Intervention orders explained
The purpose of an intervention order is to protect a person in the event that they feel unsafe by placing restrictions on the actions of another person (the defendant).
A person can apply for an intervention order if they believe the defendant has taken any of the following actions and are likely to do so again:
- Harassed them.
- Assaulted or threatened to assault them.
- Behaved offensively.
- Emotionally or psychologically abused them.
- Damaged or threatened damage to their property or pets.
- Caused them to fear for their safety or the safety of your family.
An intervention order can be served against family members of the person or others that are not family members.
There are two types of intervention orders:
- Interim order: a temporary order that applies until the court/magistrate can hear evidence and make a decision.
- A final order: a long-term order that is made if the court/magistrate believes the person or persons need protecting with an intervention order.
Once the interim intervention order has been served to you, it is in force and you must not breach it. At this stage, the court will hear the case and decide whether or not to put in place a final order.
To place a final order, the magistrate must be satisfied that, without intervention, the defendant will commit an act of abuse (examples listed above) against the person.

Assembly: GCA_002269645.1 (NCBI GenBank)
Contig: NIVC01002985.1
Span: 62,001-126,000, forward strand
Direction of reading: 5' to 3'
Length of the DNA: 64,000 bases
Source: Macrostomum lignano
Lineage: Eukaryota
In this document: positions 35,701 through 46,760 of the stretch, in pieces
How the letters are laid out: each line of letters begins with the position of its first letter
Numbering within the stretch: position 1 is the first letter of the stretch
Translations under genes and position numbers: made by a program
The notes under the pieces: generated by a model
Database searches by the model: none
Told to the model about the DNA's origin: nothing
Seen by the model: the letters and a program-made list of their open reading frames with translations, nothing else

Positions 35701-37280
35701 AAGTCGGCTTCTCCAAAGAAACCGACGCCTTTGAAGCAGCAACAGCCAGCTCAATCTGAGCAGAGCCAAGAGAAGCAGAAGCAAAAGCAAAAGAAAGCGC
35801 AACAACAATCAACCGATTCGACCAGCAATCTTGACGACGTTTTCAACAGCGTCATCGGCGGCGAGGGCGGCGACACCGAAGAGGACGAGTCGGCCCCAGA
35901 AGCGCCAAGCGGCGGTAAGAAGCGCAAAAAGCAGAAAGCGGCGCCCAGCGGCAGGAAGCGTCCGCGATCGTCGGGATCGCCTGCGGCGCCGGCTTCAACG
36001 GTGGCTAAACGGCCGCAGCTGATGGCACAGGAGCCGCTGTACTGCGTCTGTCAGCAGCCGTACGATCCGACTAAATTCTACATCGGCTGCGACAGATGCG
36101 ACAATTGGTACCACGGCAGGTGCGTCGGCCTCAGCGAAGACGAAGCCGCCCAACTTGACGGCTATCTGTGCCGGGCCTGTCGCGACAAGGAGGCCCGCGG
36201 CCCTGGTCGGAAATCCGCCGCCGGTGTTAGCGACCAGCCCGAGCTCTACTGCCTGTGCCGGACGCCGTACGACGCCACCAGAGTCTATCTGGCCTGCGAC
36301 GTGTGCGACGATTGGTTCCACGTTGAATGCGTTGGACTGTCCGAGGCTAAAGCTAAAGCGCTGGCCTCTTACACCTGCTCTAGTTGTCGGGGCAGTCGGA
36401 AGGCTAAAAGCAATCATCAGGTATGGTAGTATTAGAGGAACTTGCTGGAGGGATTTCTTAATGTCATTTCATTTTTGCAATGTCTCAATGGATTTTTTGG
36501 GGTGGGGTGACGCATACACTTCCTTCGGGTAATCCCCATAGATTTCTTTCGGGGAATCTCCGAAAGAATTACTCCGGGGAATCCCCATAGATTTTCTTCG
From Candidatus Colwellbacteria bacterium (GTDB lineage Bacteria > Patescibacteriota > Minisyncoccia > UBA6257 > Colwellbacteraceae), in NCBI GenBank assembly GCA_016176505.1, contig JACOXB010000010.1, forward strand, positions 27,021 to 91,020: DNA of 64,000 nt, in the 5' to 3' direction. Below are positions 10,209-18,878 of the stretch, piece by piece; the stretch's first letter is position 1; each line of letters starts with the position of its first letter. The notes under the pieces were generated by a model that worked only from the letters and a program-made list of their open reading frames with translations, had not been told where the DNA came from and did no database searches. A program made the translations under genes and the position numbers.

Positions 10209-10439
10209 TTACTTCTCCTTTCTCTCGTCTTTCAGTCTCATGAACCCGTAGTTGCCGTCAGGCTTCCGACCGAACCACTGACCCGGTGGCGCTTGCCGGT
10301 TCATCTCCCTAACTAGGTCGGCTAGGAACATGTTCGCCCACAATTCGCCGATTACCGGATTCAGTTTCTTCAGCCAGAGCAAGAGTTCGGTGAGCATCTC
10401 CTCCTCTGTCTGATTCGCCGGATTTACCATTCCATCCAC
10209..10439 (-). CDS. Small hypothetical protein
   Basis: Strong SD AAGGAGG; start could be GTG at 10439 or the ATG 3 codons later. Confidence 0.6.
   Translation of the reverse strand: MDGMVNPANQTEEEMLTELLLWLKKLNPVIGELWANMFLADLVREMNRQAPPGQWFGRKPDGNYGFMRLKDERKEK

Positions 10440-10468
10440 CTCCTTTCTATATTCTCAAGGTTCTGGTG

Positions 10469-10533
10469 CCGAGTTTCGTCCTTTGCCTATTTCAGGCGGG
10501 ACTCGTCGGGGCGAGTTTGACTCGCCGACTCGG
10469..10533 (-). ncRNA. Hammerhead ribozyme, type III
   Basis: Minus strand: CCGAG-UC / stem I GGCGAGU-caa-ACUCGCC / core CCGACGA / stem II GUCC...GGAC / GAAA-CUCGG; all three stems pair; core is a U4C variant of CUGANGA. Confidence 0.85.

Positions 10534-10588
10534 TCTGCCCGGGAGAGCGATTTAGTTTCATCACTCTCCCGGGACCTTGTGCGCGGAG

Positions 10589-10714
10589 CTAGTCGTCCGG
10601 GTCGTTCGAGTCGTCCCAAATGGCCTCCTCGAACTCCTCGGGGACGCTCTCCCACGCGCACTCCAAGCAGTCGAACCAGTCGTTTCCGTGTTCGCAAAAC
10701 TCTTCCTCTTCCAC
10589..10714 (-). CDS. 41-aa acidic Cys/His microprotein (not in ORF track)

If you plan to defend the order or change any of the order’s conditions, you’ll need legal advice to ensure you give yourself the best possible chance. You’ll also need a lawyer present at court to represent you.
How could an intervention order affect me?
Once a final order is passed, the intervention order will remain in place forever. That is, unless you are able to make a successful application to revoke the order or vary its conditions.
Intervention orders can place a number of restrictions on you including:
- Limiting the contact you’re able to have with the defendant and/or your children.
- Completely prohibiting you from seeing the defendant and/or your children.
- Prohibiting you from being near the defendant’s house or place of work.
- Prohibiting you from contacting the defendant.
Being served an intervention order can be stressful and difficult but it’s important to take the matter seriously and get the best possible advice.
Do I need an intervention order lawyer?
If you plan to defend the intervention order or request to vary its conditions, you will need a lawyer. In any case, it’s usually advisable to seek legal advice when you’ve been served an intervention order as often there’s a lot at stake.
The intervention order lawyers at Testart Family Lawyers have years of experience providing advice on intervention orders and defending our clients. We can also assist with applications to vary conditions of orders that have already passed.
Give yourself the best possible chance of getting the result that you want. Choose Testart’s experienced intervention order lawyers for advice and guidance every step of the way. From the first engagement to resolution of your issue – we take care of you.
Get in touch to book your FREE first appointment.